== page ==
[¶7]      In Wyoming, withdrawal of a plea of nolo contendere is provided for in WYO. R.CRIM.P. 32(d):

Plea withdrawal. - If a motion for withdrawal of a plea of guilty or nolo contendere is made before sentence is imposed, the court may permit withdrawal of the plea upon a showing by the defendant of any fair and just reason. At any later time, a plea may be set aside only to correct manifest injustice. (Emphasis added.)

In Dichard v. State, 844 P.2d 484, 486 (Wyo. 1992), we said:

As indicated by the rule's permissive tenor, whether or not to permit a withdrawal of a guilty or nolo contendere plea lies within the discretion of the district court. See, e.g., Reay v. State, 800 P.2d 499 (Wyo. 1990).

The action of the trial court in denying a motion to withdraw a plea of guilty is to be set aside only for abuse of that recognized discretion. Dichard.

[¶8]      In Reay v. State, 800 P.2d 499, 500 (Wyo. 1990) (citing Zanetti v. State, 783 P.2d 134, 137 (Wyo. 1989), we approved the district court's conclusion that "[a] defendant seeking to withdraw his guilty plea prior to sentencing must present a plausible reason for withdrawal." We have clarified, both prior to and following Reay, the interaction between WYO.R.CRIM.P. 11 and WYO.R.CRIM.P. 32 with respect to withdrawal of a plea:

Withdrawal of a plea of guilty before sentencing is not an absolute right. Denial by the district court is within its sound discretion and there must be a plausible reason for withdrawal. United States v. Webster, 9 Cir. 1972, 468 F.2d 769, cert. den., 410 U.S. 934, 93 S. Ct. 1385, 35 L. Ed. 2d 597; United States v. Valdez, 5 Cir. 1971, 450 F.2d 1145. See also United States v. Needles, 2 Cir. 1973, 472 F.2d 652. Where an exhaustive voir dire of defendant before accepting plea makes it abundantly clear that the plea was entered voluntarily, with full understanding of its consequences, and there is a factual basis, there is no abuse of discretion. United States v. Fernandez, 2 Cir. 1970, 428 F.2d 578. When a patient and understanding judge gives every consideration to a defendant's change of position the day before trial and the defendant attempts to mock the administration of justice, there is no abuse of discretion. Burnett v. United States, 10 Cir. 1968, 404 F.2d 29.

Ecker v. State, 545 P.2d 641, 642 (Wyo. 1976).

[¶9]      In Triplett v. State, 802 P.2d 162, 165 (Wyo. 1990), we expressed the rule in this way:

In Schmidt [Schmidt v. State, 668 P.2d 656 (Wyo. 1983)], this court held that simply the presentation of a plausible reason to withdraw the plea of guilty does not establish an abuse of discretion in denying the motion. In that case, the court ruled that abuse of discretion is not demonstrated even if a "plausible" or a "just and fair" reason for withdrawal is presented if the requirements of Rule 15 [now Rule 11], W.R.Cr.P., have been met and the record is clear that the defendant intelligently, knowingly, and voluntarily entered into his plea of guilty. If those criteria are satisfied, it is not an abuse of discretion to refuse to allow withdrawal of the plea. See also Osborn [Osborn v. State, 672 P.2d 777 (Wyo. 1983), cert. denied, 465 U.S. 1051, 104 S. Ct. 1331, 79 L. Ed. 2d 726 (1984)]; Ecker [Ecker v. State, 545 P.2d 641 (Wyo. 1976)].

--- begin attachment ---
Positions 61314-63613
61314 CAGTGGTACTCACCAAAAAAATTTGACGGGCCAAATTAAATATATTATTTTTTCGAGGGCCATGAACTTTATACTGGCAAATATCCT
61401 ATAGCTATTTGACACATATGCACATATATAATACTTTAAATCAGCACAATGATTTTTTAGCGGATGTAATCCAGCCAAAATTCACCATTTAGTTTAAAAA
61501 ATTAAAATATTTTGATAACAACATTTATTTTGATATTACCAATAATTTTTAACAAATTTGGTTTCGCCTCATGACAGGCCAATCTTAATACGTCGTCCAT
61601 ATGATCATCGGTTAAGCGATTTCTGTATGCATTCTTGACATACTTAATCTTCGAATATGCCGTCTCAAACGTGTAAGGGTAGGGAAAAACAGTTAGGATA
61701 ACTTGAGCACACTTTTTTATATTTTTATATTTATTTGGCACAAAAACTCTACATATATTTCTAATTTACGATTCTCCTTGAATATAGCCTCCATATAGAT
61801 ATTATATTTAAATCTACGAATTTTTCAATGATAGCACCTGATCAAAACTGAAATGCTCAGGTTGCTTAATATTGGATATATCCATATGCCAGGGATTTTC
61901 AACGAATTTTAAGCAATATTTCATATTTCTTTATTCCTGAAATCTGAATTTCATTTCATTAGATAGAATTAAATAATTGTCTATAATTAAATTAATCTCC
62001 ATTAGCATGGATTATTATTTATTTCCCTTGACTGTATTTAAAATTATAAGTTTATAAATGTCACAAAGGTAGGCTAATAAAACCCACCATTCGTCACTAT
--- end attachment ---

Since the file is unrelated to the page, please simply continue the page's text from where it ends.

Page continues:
Triplett and our other cases make clear that a defendant has no absolute right to withdraw his plea of guilty prior to sentencing. These are the pertinent standards in this case.

[¶10]   The hearing on the written motion to withdraw the plea of nolo contendere, filed by Kaldwell's replacement counsel, included both direct and cross-examination of Kaldwell. Kaldwell testified he had entered his plea of nolo contendere because the original attorney "told me to plead guilty to the charge and I could go home." Kaldwell said he believed he then would be permanently released from the charges. The judge said:

I think what we have here is a serious question of credibility as to what's happened here on the stand today from the defendant. It looks to me like it's a case of recent fabrication, that he has this frame of mind that he really didn't know that he would be up for sentencing. He should have known back in May that there were sentencing consequences, for a variety of reasons.

First, the court advised him of that fact.

Secondly, he was asked to go to the probation department and do a presentencing report.

Thirdly, when he was brought back to this court in return of a bench warrant, the probation agent - and I recall very vividly at that hearing, I told Mr. Kaldwell, "you don't have to cooperate if you don't want to, but it is something the court will take into account at your sentencing."

All of these events took place some time before the sentencing. Only after the presentencing report was developed and it became evident to Mr. Kalico - or to Mr. Kaldwell that there's possible penitentiary consequences, only then did he decide to withdraw - to file a motion to withdraw his plea.

I think that based on that scenario I have no choice but to deny the motion to withdraw the plea, and to set this matter for sentencing tomorrow, along with all other matters.

[¶11]   At the sentencing hearing, on September 2, 1994, Kaldwell presented a motion for reconsideration. This included an unsworn statement in the form of an affidavit by his original counsel stating: